Opera seems to be less...obnoxious about wanting user data than Microsoft, Google, or Apple do- I can't really back it up with facts, but it just seems like they wouldn't be as hellbent on getting as much marketing info on their users as possible.

    The real question (which you indirectly suggested) is would they be the same if they were able to release OperaOS, and the answer is probably "only slightly less so."
  • gr00 - Friday, January 14, 2011 - link

    Haha I was thinking the same thing when I heard about ChromeOS. Opera is my browser of choice.

    How are opera different? Take a look at security concerns with google that everyone just seems to have forgotten by now. First googlemail, than chrome browser, then ChromeOS. And it's evolution of google's idea of privacy and what of your data actually belongs to them. Google is way above Microsoft and Apple in this respect. And now you put all your data on their servers, without the option to use only local storage. How is this better than a virus?
  • nitrousoxide - Wednesday, December 8, 2010 - link

    So Chrome OS is gonna use very little computing power, right? What level of computing power does it require? I guess a GPU capable of hardware acceleration is essential 'cuz we got lots of HD videos on Youtube today. Won't Ontario APU be a good choice? Atom is just uncapable of handling that. Reply
  • ckryan - Wednesday, December 8, 2010 - link

    I hope Chrome becomes a true netbook alternative. I like the developer version seen in the pictures. I hope the lack of branding and silly aesthetics are left out of the final designs. The pictured netbook looks awesome... simple, and while I like my function keys and ctr/alt keys, I like the restrained keyboard design. Can't wait to see how it shakes out. Reply
  • Kamen75 - Wednesday, December 8, 2010 - link

    I would hope that Google would build a Gaming service like OnLive into these netbooks or just use OnLive itself. With all the heavy lifting being done by their own servers today's standard $299 Atom or better based netbook would work for this service. Add in hdmi output and you could possibly have a console grade gaming device at no additional cost. Just buy some controllers and subscribe to the service. Reply
  • Ratman6161 - Wednesday, December 8, 2010 - link

    Lets put this idea of a "Microsoft Tax" to rest.

    At $299 - $399 for chrome based netbooks, they cost the same as a Windows 7 based netbook such as the HP Mini's. Obviously Microsoft must figure they are making some money off of the deal somehow, but where ever it is it isn't passed on to the customer since the prices are the same.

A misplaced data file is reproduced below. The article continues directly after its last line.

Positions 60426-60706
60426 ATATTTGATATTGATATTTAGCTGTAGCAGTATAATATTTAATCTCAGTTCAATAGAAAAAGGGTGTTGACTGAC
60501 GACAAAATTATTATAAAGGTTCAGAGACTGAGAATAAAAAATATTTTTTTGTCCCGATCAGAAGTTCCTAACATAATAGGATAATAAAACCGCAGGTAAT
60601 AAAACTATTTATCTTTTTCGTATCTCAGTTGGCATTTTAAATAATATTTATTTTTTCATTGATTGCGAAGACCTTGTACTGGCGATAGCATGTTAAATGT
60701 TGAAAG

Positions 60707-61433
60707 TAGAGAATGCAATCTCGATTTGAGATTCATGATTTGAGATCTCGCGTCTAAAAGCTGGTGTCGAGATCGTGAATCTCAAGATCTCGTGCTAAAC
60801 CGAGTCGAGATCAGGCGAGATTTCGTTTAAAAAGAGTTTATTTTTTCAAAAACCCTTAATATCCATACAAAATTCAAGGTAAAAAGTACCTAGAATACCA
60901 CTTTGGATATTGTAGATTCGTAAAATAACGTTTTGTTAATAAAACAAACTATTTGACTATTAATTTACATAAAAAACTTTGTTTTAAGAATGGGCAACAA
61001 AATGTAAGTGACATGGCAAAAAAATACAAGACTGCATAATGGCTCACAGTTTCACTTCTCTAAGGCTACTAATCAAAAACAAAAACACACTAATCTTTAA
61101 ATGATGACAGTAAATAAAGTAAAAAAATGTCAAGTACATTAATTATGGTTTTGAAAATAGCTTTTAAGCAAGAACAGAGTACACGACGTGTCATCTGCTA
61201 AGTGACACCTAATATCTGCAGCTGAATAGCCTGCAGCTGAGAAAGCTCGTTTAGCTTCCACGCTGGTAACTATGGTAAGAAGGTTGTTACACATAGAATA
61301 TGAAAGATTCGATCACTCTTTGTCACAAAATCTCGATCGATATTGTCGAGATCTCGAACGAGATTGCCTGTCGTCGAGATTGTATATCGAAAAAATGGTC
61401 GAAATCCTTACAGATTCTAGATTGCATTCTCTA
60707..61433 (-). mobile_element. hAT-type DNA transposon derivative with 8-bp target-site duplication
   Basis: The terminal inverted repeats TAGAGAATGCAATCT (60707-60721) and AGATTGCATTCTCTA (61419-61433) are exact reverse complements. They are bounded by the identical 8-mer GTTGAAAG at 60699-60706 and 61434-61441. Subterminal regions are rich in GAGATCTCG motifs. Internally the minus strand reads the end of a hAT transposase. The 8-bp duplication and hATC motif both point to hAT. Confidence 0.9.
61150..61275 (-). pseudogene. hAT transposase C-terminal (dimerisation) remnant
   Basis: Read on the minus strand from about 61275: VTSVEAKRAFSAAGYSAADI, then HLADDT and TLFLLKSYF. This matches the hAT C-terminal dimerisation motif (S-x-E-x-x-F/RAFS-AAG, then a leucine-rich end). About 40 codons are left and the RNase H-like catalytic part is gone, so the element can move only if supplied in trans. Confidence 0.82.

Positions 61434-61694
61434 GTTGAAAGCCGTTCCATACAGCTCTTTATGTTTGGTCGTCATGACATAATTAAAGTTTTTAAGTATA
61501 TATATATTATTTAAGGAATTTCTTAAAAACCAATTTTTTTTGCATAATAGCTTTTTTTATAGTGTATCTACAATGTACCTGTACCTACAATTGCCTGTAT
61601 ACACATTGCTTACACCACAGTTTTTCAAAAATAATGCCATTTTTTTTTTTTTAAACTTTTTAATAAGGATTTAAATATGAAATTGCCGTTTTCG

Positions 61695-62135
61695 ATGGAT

So whee is this mysterious "tax" I keep hearing about if I pay the same for either one?
  • Akv - Wednesday, December 8, 2010 - link

    I'm not sure, I don't know but Google may be engaging in a gross missunderstanding.

    I mean since it is based on Moblin Linux, why not get a netbook with a light Linux that would let me install anything, retain full control on my files, access anything on the web, and even... access Google apps online if I wish ???
  • GeorgeH - Wednesday, December 8, 2010 - link

    Beyond the giant middle finger to Microsoft and possibly Intel if ARM takes off, what is Google getting out of this? Are you going to be locked in to Google services (Google search, Gmail, etc.) or will Bing and Hotmail work too? Does the OS include "anonymous" user tracking/profiling for targeted advertising like other Google services?

    Basically, what's Google's game here?
  • skjef - Thursday, December 9, 2010 - link

    From what I can tell so far, you _need_ a Google account just to boot the thing up. You'll be automatically logged into any Google services you use like Youtube or search, which track your activity anyway.

    The default email/docs/search is all Google, which most people won't bother to change. Google makes all their money on advertising, so it seems like their game is just to get more people browsing the web faster. More page views = more advertising dollars.
  • GeorgeH - Wednesday, December 8, 2010 - link

    I've gotten the same lame "Voice Five" popup (not a separate window, just slapped over the content) twice today, and only on Anandtech so I'm pretty sure it's on the AT side. Is it new AT policy to allow popup advertisements? Reply